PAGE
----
United States District Court, D. Connecticut
JEAN SIMPSON, INDIVIDUALLY & AS EXECUTRIX OF THE ESTATE OF WILLIAM SIMPSON Plaintiffs,
THE UNITED STATES OF AMERICA, Defendant.
MEMORANDUM OF DECISION DENYING DEFENDANT'S MOTION
TO DISMISS [DKT. NO. 24.]
Vanessa L. Bryant United States District Judge.
the Court is Defendant United States of America's Motion
to Dismiss Plaintiff's Complaint for failure to state a
claim under Federal Rule of Civil Procedure 12(b)(6). [Dkt.
No. 24.] Plaintiff Jean Simpson, individually and as
executrix of the estate of William Simpson, opposes the
Motion. [Dkt. No. 25.] For the reasons discussed below,
Defendant's Motion is DENIED.
facts alleged in the Amended Complaint [Dkt. No. 18
(“Complaint”)] are taken as true and construed in
the light most favorable to Plaintiff for the purpose of a
motion to dismiss. Conley v. Gibson, 355 U.S. 41,
September 9, 2013, Frank Defurio (“Defurio”) was
a patient of the West Haven, Connecticut Veteran's
Affairs Hospital (“Hospital”) receiving daily
doses of methadone. Complaint at ¶¶ 10-11. Defurio
had a history of psychological issues including, but not
limited to, depression, suicidal ideations, attempted
suicide, substance abuse, and paranoia. Id. at
¶ 12. On September 9, 2013, Defurio arrived at the
Hospital appearing “confused, delusional, emotionally
unstable, and/or intoxicated.” Id. at ¶
15. Hospital staff gave Defurio 100 mg of methadone, which
Plaintiff states is “known by Hospital staff to be an
intoxicating substance, and the licensed disbursement and
protocol for disbursement is regulated pursuant to 42 Code
Federal Regulations Part 8.” Id. at
¶¶ 17-18. Hospital staff then allowed Defurio to
leave the Hospital in his own vehicle. Id. at ¶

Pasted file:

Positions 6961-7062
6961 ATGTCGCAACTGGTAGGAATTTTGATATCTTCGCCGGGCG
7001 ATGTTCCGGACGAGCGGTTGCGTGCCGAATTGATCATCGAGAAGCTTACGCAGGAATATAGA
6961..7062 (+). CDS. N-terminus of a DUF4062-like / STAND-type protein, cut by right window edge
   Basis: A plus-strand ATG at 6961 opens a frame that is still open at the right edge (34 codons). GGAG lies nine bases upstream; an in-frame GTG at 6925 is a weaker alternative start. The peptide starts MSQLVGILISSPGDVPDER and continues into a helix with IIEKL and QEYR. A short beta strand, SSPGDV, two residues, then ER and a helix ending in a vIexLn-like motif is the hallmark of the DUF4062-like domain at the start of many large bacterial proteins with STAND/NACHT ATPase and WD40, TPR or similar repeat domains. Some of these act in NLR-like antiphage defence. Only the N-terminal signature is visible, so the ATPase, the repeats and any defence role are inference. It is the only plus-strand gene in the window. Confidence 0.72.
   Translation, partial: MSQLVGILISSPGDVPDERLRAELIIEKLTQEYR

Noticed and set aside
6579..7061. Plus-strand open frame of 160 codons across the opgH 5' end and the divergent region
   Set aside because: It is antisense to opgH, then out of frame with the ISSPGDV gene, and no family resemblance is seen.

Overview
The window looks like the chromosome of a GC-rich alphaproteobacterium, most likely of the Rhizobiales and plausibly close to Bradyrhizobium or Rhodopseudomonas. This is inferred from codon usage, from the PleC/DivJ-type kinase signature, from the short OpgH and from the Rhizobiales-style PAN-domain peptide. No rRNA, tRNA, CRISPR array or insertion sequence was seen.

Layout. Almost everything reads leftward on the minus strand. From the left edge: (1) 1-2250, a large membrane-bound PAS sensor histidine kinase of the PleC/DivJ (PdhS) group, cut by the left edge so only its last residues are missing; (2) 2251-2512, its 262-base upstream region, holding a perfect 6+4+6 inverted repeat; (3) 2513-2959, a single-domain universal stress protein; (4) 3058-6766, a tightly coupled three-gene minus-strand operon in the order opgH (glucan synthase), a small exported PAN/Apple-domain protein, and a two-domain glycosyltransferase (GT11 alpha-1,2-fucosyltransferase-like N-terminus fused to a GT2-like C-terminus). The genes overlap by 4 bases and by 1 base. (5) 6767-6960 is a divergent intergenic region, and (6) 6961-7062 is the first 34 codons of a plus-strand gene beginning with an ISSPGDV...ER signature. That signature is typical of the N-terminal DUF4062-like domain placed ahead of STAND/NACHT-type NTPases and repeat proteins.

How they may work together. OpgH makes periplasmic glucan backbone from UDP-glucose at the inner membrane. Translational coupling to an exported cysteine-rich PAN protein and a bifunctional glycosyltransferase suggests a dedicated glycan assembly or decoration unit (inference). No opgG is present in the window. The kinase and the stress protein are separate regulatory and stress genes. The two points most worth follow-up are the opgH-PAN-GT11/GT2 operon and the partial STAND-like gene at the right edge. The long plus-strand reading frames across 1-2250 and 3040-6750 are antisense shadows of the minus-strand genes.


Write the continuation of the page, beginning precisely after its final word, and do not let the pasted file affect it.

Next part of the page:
September 9, 2013, William Simpson (“Decedent”)
attended a diabetes support group at the Hospital.
Id. at ¶ 20. After the support group meeting,
Decedent exited the Hospital and walked through a crosswalk
to the adjacent parking lot, where he was struck by the motor
vehicle driven by Defurio sustaining fatal head trauma.
Id. at ¶¶ 21-23.
Simpson, Decedent's wife, brought the instant action
individually and as executrix of Decedent's estate on
December 23, 2015. [Dkt. No. 1.] Plaintiff filed the Amended
Complaint on May 26, 2016, in which she asserts that
Defendant negligently allowed Defurio to drive after
administering him methadone. Id. at ¶ 24(N).
The Amended Complaint also asserts “the Hospital
violated the standard of care to provide the Decedent with a
safe environment to receive medical treatment for his
diabetes when they directly created the dangerous condition
which resulted in Decedent's death on September 9, 2013
on Hospital property, by their negligent treatment of fellow
patient, Frank Defurio.” Id. at ¶ 24(Q).
Defendant moved to dismiss the Amended Complaint on July 11,
2016, alleging failure to state a claim pursuant to Federal
Rule of Civil Procedure 12(b)(6). [Dkt. No. 24.] Defendant
attacks both the medical malpractice and the negligence
claims for lack of probable cause. Id. at 3-5.
clarified in her Opposition that her sole allegation is that
the Hospital created “an unsafe environment for the
decedent's treatment, through the Hospital's
negligent acts regarding the treatment of another patient,
Frank Defurio.” [Dkt. No. 25 at 4.] Plaintiff asserts
the Court may decide whether to interpret that claim as one
for medical malpractice or for general negligence.
Id. at 12. Defendant's Reply and Plaintiff's
Sur-Reply both ultimately characterize Plaintiff's
general negligence claim as one for premises liability. [Dkt.
No. 26 at 1; Dkt. No. 27 at 1.]
survive a Motion to Dismiss under Federal Rule of Civil
Procedure 12(b)(6), the complaint must plead “enough
facts to state a claim to relief that is plausible on its
face.” Bell Atl. Corp. v. Twombly, 550 U.S.
544, 570 (2007). “A claim has facial plausibility when
the plaintiff pleads factual content that allows the court to
draw the reasonable inference that the defendant is liable
for the misconduct alleged.” Ashcroft v.
Iqbal, 556 U.S. 662, 678 (2009).
Court must “accept all factual allegations as true
and draw all reasonable inferences in favor of the
plaintiff” when deciding a motion to dismiss.
Litwin v. Blackstone Grp., L.P., 634 F.3d 706, 715
(2d Cir. 2011). A court may, however, “choose to begin
by identifying pleadings that, because they are no more than
conclusions, are not entitled to the assumption of
truth.” Hayden v. Paterson, 594 F.3d 150, 161
(2d Cir. 2010).
the Complaint in the light most favorable to the Plaintiff,
the Plaintiff alleges that Hospital negligently created a
hazardous condition by administering an intoxicating
substance to a patient and allowing the patient to leave the